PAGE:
But the order is perfectly constitutional, according to Clifford Cawthon, journalist and political science professor at Bellevue College. “The constitutionality of the Stay-At-Home order goes back to Jacobson v. Massachusetts, where the Supreme Court established that sometimes, our rights could be restrained in non-excessive ways in order to watch out for public safety.”

“In the last several years, we have seen a rash of police officers and law enforcement taking the interpretation of the law into their own hands.” Cawthon then takes, for example, the sheriffs in Eastern Washington who “played politics” and refused to enforce the new gun laws. “Part of this is very political, and this goes not just into partisan enforcement of the law, which is actually rather dangerous in a democracy and for the stability of society, but also much of this non compliance is being driven by politics of more extreme organizations and political forces of society.” He believes Anderson’s case could be part of a trend of misinformation and law enforcement politicization. He goes on explaining that it would have been perfectly fine if Anderson had exercised his freedom of speech, with limited knowledge of the Constitution, while not on duty. The Port of Seattle PD’s Chief Rod Covey  stated clearly, “He is not allowed to do so while on duty, wearing our uniform, wearing our badge, and while driving our patrol car. […] I personally told this to Greg and told him that I would support his right to talk about these issues as long as he did so while not claiming any affiliation to our police department.” Had he complied, he wouldn’t be on paid leave for violation of social media policies.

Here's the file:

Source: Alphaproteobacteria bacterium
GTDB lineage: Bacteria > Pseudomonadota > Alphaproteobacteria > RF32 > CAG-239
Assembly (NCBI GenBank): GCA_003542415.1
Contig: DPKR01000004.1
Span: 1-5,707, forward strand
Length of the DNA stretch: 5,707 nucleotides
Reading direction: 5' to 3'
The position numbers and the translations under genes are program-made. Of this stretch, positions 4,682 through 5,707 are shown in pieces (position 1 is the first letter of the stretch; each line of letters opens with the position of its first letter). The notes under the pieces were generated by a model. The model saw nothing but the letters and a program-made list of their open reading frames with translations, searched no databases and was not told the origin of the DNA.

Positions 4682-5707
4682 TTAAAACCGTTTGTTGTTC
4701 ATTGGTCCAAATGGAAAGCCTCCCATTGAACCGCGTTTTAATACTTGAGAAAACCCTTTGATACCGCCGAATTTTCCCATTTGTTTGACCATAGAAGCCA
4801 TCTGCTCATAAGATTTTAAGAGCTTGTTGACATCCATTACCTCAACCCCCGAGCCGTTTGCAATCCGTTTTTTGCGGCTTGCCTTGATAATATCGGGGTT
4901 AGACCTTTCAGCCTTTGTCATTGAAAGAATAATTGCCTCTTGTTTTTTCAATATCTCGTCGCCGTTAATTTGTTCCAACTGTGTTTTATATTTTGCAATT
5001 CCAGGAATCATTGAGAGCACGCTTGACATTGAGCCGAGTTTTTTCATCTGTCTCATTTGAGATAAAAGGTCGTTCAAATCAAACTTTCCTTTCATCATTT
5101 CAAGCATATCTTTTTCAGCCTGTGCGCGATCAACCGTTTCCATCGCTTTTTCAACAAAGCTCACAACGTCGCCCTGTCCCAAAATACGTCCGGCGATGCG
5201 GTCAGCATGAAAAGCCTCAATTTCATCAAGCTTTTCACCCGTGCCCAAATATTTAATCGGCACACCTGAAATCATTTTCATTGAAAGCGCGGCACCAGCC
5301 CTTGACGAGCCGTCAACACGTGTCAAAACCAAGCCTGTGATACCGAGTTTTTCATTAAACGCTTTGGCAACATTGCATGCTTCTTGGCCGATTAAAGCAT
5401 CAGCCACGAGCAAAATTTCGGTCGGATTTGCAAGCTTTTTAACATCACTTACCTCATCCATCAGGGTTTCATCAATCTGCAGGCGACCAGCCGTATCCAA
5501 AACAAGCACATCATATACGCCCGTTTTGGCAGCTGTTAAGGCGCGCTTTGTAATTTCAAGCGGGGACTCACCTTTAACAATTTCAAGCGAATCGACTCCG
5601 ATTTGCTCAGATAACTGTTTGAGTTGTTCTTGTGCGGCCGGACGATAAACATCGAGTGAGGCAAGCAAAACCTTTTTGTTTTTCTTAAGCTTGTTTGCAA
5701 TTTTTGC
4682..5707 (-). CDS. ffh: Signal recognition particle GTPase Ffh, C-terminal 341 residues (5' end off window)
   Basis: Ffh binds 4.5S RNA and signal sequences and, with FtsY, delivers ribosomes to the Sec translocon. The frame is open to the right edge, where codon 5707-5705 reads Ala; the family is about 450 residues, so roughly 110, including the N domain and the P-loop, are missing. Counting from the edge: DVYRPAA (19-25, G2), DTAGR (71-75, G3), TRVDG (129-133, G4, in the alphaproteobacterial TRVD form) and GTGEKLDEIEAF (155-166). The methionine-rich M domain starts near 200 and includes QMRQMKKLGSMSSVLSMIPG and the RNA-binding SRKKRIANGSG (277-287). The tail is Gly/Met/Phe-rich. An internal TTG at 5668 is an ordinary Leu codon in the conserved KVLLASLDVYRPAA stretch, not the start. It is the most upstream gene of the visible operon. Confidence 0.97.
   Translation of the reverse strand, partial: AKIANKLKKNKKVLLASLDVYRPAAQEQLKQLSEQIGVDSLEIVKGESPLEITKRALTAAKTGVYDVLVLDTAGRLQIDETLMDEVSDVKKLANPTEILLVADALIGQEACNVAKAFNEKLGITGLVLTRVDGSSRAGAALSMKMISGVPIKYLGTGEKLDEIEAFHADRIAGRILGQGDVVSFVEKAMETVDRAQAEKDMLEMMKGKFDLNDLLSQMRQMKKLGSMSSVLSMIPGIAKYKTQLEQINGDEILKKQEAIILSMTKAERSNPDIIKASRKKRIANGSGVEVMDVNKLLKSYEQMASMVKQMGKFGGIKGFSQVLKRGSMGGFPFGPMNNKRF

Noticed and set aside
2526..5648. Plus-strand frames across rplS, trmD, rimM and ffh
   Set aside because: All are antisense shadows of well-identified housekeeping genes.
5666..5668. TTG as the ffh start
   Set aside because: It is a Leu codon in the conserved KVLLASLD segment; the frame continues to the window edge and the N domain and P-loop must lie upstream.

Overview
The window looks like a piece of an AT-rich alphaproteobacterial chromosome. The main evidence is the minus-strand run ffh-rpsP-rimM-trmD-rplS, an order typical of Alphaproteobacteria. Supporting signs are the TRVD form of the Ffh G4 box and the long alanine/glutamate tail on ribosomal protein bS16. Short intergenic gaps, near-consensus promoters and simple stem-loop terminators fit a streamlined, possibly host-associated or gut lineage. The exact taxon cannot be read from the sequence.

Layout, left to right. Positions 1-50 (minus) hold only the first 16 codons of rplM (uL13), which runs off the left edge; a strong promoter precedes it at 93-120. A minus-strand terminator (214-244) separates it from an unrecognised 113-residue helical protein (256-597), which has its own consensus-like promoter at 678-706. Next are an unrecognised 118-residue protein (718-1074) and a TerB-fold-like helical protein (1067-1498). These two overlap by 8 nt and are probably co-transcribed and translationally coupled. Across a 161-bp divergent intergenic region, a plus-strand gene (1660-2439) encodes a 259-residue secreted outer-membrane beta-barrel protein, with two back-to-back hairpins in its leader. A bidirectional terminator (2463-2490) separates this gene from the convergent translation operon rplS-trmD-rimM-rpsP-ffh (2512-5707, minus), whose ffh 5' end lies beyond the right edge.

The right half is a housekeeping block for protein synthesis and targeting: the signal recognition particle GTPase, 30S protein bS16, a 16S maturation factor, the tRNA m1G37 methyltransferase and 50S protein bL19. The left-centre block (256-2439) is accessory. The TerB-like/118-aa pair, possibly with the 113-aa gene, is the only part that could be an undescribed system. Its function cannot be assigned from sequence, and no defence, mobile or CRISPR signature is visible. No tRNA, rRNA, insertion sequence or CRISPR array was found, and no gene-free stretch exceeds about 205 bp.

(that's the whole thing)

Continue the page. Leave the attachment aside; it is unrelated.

According to Cawthon, general disobedience is sacrificing the lives of citizens and people in the front lines. Among civilians, people of color are suffering the most, with higher infection rates. “The disproportionate impact here is the byproduct of centuries of discrimination and disinvestment for communities of color. This cynical white-washed narrative around the Stay-At-Home being an unconstitutional violation of people’s rights is really dangerous for that reason,” he says, noting that the protesters are predominantly white.

While Anderson worries about the risk of anti-police revolts, Cawthon believes he is overestimating that probability. “This kind of victimization narrative when it comes to the police is a common one that we’ve seen recently, as we have started to confront the realities of police misconduct and to pay attention to the concerns of those who have historically been victimized by the police.” The success of Anderson’s video prompts the question of how like-minded officers and civilians will act. Certainly, if it has the potential to inspire disobedience within law enforcement, maintaining order could represent a significant challenge, even for highly trained officers.